How to protect your kids from environmental risks

Advice from Dr. Irena Buka with the Children’s Environmental Health Clinic (ChEHC) at the Misericordia Hospital. Her team’s expertise is world renowned. The clinic is a World Health Organization (WHO) collaborating centre.

Children may be more vulnerable to environmental exposures than adults for two main reasons:

  • Their bodies are still developing.
  • Their behaviour can expose them more to chemicals and organisms.

Irena feels knowing the risks can provide parents with an opportunity to take precautions.

Environmental risks - tips on how to protect your children - home risks

Carbon monoxide – ChEHC at the Misercordia Hospital treats long-term survivors, and Irena says small frequent doses can be neurotoxic. They can impair children’s development and impair memory and quality of life for adults.


  • Purchase a carbon monoxide detector for your home and check it annually.
  • Do proper maintenance of gas appliances such as furnaces, fireplaces and stoves. A slow leak from a poorly maintained appliance can be dangerous.
  • Always start your vehicle with the garage door open and back it out immediately.
  • Don’t start your lawnmower in a closed garage.
  • Never sit or sleep in rooms with unvented gas or kerosene space heaters.

Irena says carbon monoxide can get from an attached garage to an upstairs bedroom and linger there for a long time.

Renovations – Canadians do a lot of home renovations, and renovations generate a lot of dust, which can trigger respiratory issues. When dust particles get into our lungs, the very small ones can be absorbed into our body. Irena says the paints and glues we use may contain volatile organic compounds (VOCs), which can be carcinogenic. Mould can also be uncovered, which is a concern.


  • Do renovations during a time of year when you can ensure proper ventilation.
  • Look for products that are low in VOCs.
  • If you find mould, contact a professional to safely deal with it.

Household dust – Dust exposure in the home is a trigger for respiratory symptoms, especially asthma. Irena explains that household dust has been shown to contain all sorts of chemicals that also may be harmful to children. Our furniture, carpets and textiles are sprayed for stain and fire resistance. These materials contain organobromine compounds, such as polybrominated diphenyl ethers or PBDEs, which Irena says researchers are now discovering in human breast milk, the top of the human food chain.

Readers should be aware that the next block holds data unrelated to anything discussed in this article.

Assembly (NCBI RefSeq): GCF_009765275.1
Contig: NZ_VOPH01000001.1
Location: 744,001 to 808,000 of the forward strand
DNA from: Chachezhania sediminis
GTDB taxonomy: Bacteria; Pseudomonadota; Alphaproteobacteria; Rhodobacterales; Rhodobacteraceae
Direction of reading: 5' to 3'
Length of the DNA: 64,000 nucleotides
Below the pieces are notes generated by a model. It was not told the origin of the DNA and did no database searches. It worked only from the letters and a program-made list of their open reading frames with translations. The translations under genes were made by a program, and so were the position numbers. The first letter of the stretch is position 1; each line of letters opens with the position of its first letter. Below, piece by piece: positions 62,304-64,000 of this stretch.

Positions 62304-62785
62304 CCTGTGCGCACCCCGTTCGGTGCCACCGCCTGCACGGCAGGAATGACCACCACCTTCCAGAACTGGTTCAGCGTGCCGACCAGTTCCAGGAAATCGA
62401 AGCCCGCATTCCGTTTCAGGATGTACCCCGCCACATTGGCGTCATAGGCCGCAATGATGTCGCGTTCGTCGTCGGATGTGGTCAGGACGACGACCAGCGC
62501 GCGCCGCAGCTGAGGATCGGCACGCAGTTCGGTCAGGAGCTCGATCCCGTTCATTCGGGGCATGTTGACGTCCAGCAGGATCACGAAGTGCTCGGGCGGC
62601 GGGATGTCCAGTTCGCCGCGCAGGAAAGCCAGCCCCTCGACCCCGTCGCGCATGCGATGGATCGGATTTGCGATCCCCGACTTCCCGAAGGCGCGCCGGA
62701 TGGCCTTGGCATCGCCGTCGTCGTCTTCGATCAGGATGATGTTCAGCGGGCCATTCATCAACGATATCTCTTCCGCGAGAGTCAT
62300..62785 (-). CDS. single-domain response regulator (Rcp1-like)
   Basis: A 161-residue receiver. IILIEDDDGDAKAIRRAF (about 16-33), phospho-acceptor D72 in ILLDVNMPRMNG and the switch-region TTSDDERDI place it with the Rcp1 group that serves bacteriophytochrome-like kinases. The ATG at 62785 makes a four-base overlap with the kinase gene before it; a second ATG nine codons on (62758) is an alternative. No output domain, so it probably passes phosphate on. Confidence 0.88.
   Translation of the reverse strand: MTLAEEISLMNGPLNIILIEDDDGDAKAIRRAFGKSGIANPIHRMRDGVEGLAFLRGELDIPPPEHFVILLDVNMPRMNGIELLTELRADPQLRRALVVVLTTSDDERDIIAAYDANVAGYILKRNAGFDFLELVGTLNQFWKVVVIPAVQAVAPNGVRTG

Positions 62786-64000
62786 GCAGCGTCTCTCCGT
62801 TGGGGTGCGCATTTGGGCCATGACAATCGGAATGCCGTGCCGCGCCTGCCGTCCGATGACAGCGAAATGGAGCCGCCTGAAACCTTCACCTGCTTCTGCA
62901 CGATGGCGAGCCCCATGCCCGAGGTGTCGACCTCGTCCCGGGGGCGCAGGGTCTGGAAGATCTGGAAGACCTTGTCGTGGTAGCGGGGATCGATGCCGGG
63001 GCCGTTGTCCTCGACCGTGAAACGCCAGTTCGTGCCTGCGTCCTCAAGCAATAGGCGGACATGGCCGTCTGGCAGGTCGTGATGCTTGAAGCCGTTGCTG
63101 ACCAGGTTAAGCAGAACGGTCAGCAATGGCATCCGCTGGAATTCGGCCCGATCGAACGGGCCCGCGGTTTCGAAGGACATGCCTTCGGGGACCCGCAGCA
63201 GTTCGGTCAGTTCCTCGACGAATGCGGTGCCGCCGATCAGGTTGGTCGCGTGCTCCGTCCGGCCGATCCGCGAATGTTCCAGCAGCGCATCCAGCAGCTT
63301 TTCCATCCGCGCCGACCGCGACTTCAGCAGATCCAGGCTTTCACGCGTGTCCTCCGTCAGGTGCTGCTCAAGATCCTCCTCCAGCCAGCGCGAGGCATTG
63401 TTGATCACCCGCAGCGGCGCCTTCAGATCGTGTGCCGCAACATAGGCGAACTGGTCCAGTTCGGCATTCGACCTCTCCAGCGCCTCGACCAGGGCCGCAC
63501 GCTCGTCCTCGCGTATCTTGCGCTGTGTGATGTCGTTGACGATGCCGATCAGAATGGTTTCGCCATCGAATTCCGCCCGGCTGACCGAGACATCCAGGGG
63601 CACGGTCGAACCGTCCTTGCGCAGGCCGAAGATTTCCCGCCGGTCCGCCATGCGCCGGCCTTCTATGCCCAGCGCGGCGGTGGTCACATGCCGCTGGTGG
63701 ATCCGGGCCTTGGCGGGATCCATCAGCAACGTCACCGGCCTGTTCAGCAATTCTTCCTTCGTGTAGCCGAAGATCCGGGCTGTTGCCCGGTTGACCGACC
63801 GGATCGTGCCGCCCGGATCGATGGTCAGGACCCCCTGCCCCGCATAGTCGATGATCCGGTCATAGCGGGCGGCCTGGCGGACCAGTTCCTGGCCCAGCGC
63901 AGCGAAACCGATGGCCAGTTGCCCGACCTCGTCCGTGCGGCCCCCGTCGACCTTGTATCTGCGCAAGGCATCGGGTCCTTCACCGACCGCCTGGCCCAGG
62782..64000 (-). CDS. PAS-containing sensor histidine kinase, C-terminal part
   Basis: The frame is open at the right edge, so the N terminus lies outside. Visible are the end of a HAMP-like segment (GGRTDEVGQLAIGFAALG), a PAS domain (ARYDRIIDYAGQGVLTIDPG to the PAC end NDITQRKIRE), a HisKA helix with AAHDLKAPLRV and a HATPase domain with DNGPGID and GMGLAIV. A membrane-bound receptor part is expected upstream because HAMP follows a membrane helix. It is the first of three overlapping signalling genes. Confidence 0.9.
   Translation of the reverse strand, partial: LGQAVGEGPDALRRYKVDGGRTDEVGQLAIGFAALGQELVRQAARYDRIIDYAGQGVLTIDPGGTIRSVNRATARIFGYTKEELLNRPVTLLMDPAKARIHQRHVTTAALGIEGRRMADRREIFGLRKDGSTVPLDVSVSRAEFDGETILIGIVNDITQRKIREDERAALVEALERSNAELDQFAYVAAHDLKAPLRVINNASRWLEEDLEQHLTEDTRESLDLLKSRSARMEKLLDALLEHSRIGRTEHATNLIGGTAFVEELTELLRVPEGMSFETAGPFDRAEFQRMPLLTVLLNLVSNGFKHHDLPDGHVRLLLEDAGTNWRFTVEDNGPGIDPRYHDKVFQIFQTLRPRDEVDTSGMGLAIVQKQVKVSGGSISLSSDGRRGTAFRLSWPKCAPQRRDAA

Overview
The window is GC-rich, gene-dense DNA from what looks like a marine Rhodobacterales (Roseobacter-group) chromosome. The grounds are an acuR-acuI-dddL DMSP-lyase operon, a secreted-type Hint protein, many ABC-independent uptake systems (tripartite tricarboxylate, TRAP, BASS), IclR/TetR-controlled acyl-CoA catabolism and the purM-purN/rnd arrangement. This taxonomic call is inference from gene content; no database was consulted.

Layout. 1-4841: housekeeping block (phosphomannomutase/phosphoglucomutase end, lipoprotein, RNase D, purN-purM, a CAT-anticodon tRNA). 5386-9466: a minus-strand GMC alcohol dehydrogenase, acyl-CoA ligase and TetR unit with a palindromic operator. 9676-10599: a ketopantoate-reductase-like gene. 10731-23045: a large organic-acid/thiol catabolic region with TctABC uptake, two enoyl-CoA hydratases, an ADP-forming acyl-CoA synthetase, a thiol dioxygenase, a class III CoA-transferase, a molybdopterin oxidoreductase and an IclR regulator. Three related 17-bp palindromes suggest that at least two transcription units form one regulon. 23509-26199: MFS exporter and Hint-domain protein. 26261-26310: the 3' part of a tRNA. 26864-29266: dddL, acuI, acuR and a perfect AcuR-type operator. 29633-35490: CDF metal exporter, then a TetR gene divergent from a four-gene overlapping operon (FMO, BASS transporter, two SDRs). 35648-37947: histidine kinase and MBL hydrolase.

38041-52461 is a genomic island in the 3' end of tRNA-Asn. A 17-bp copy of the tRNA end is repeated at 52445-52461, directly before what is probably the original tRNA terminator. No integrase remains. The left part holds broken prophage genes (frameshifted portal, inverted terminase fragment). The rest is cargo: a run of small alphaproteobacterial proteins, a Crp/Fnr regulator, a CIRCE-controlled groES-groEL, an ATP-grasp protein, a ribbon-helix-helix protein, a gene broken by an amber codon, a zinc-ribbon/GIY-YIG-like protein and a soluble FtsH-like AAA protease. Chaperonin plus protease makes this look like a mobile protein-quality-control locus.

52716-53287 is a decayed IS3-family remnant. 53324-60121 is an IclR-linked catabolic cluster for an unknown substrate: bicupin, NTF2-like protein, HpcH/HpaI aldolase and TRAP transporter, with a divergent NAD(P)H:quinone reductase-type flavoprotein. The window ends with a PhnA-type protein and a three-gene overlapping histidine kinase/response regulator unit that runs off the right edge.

• Stay on top of the dust in your home.
  • Trap dust, don’t disperse it. It is recommended you use a damp cloth with water instead of spray chemicals.
  • You can also pick up the dust with a vacuum.
Environmental risks - tips on how to protect your children- outdoor banner

The Health Canada Air Quality Health Index reports on cities across Canada and rates air quality on a scale of 1 to 10. When the Fort McMurray fires were raging, it was 13 to 14 most days within the city. You will hear the media reference the index on days the rating is extreme. They mention the groups at highest risk, which include young, active children. Irena has been working with the Edmonton Soccer Association to help the organization use the index to determine when to cancel games or take certain children out when the rating is high.

Irena says we all should be using the tool. Children need regular and frequent exercise, so consider indoor playgrounds and gyms when outdoor air quality is poorer.


Environmental risks - tips on how to protect your children - food risks

Fish consumption –Fish is an important nutrient for children but it attracts pollutants such as mercury, which is toxic to human health, posing a particular threat to the development of the child in utero and early in life.

The pollutants sit under the skin of the fish and are higher in larger fish.


  • Focus on smaller fish for children and women of child-bearing age.
  • Avoid larger predatory fish (e.g. Chilean sea bass, grouper, swordfish and some types of tuna).

Irena says it is very important to not stop eating fish altogether because some nutrients key to brain development are only found in fish.

Pesticides – It is important to eat a diet rich in fruits and vegetables, but choosing carefully is important.


  • Stay away from foods transported long distances; those foods will have more preservatives to keep them fresh longer.
  • Try to buy locally grown produce from farmers who avoid pesticides.
  • Know which foods don’t need to be organic because the skin can removed or there aren’t a lot of pesticides used in their production.

Food colouring – Irena says studies have shown that eliminating food colouring from the diet of some children has made a small difference in their behaviour. Based on that research, she does not believe it is reasonable for parents to try to remove all dyes from their child’s diet. But she does feel strongly that parents should avoid the obvious.


  • Don’t give your children what they don’t need. Stay away from the green lollipop or pink Popsicle, because the health effects are still unknown.

To receive care from Irena and her colleagues at the Children’s Environmental Health Clinic (ChEHC) at the Misericordia Hospital in Edmonton, you must receive a referral from your family physician.

Contribute to The Vital Beat

Have a story to share about health care? An idea for an article? We value all contributions.

Submit an idea